When Republican senators acquitted Trump of inciting the Jan. 6 insurrection, they said he hadn’t intended to provoke the violence that followed his speech to the mob. But Trump, having witnessed the violence, keeps using the same language he used then. In a March 22 Newsmax interview, he said Democrats were “destroying our country.” He told Boothe’s listeners that Democrats were “vicious,” that “we have to stop them,” and “we’ve got to fight like hell.” He castigated former Vice President Mike Pence—who was targeted for death by the insurrectionists—for failing to block certification of the election. If Democrats had been robbed in an election the way he was robbed, Trump raged, “You would have literally had a revolution. But guys like Mitch McConnell, they don’t fight.”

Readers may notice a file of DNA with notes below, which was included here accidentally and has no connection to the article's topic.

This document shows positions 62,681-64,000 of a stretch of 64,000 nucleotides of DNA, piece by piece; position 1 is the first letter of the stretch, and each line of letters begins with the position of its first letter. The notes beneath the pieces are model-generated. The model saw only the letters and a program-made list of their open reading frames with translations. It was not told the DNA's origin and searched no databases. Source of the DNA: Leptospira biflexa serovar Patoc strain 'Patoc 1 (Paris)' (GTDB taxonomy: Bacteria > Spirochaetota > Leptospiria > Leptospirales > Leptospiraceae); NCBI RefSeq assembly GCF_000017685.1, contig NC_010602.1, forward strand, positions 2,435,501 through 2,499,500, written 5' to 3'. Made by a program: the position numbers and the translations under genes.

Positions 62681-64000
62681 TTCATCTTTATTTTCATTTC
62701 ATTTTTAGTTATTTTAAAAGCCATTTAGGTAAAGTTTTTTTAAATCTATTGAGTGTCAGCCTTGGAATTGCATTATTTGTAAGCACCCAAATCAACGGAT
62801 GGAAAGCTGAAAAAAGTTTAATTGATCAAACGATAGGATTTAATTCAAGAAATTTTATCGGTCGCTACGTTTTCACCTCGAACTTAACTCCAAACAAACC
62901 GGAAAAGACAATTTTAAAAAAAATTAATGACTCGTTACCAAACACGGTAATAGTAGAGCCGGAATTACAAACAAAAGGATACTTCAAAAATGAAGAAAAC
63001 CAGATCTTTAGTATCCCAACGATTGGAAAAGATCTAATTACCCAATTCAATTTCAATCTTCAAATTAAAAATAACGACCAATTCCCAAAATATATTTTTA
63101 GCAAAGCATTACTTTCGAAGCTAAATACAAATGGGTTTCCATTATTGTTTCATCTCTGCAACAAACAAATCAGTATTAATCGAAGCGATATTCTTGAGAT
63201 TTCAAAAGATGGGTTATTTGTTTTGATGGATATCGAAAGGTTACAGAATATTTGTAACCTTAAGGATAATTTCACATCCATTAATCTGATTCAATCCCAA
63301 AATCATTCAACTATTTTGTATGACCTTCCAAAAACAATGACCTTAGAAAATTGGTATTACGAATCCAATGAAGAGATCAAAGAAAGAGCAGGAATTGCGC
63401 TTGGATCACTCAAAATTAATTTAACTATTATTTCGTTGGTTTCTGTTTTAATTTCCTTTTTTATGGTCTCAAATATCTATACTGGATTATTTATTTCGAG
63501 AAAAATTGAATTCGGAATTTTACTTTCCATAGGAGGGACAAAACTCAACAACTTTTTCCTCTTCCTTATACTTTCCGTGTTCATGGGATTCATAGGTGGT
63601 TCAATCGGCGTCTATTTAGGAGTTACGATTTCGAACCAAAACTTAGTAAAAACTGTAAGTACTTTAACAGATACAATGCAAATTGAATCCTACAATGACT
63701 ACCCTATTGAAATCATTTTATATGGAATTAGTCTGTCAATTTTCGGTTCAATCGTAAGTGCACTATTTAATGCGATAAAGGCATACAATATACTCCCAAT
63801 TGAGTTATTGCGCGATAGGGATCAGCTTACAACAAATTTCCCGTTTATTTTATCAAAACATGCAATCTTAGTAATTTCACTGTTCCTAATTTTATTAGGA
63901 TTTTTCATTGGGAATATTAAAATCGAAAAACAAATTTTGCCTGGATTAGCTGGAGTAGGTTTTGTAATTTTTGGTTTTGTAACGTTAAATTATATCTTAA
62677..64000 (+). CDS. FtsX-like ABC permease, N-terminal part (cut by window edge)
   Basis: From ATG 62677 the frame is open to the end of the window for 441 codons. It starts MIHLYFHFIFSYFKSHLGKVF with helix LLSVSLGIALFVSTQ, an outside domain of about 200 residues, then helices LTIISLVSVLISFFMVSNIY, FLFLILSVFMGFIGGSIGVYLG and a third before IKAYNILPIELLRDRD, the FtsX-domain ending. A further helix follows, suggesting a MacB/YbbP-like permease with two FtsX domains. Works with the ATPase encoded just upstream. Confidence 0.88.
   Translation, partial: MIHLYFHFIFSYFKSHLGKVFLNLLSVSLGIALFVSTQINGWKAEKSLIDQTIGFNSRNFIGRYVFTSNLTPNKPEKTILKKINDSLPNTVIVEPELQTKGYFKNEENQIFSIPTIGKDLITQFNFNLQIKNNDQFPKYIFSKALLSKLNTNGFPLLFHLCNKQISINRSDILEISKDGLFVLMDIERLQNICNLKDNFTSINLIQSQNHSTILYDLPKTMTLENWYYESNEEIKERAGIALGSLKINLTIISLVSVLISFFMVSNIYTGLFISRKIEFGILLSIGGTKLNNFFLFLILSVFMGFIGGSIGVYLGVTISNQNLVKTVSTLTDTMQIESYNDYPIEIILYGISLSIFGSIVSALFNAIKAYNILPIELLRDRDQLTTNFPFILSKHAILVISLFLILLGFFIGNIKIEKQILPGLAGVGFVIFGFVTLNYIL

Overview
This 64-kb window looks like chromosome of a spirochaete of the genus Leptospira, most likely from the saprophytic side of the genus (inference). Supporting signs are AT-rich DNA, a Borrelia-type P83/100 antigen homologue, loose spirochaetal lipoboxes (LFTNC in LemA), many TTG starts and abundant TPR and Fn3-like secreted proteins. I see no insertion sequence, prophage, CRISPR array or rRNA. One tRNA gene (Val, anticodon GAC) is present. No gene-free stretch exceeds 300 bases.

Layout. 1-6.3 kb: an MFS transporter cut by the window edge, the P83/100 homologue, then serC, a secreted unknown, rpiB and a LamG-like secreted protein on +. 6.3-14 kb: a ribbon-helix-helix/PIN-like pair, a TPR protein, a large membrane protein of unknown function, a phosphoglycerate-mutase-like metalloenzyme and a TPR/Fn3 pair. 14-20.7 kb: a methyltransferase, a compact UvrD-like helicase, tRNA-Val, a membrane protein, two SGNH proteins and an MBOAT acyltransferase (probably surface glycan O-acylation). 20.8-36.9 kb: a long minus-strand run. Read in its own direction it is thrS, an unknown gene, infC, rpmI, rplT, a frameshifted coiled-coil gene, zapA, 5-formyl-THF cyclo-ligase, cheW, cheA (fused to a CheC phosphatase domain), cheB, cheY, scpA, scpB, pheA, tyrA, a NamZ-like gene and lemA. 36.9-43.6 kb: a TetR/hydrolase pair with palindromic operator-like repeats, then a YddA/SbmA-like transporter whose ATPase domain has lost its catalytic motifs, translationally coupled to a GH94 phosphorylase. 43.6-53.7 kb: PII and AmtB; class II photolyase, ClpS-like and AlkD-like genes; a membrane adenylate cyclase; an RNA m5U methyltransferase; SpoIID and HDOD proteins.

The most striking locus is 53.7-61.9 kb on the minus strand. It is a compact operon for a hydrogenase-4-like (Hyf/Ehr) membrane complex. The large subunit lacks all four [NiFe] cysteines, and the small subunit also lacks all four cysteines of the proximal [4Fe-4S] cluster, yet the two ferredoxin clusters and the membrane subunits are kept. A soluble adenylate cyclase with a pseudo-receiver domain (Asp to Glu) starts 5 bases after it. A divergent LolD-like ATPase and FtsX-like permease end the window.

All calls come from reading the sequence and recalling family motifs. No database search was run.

This guy is out to destroy everything now:

Trump doesn’t just dispute one election. He endorses the narrative, promoted by Russia and other U.S. adversaries, that the whole American system of liberty and democracy is a sham. “We have a very sick and corrupt electoral process,” he told CPAC. Two weeks later, he told Fox News, “We’re like a Third World country.”

Perhaps so, but he’s making it so, and Tom Friedman adds this:

President Biden’s early success in getting Americans vaccinated, pushing out stimulus checks and generally calming the surface of American life has been a blessing for the country. But it’s also lulled many into thinking that Donald Trump’s Big Lie that the election was stolen, which propelled the Capitol insurrection on Jan. 6, would surely fade away and everything would return to normal. It hasn’t…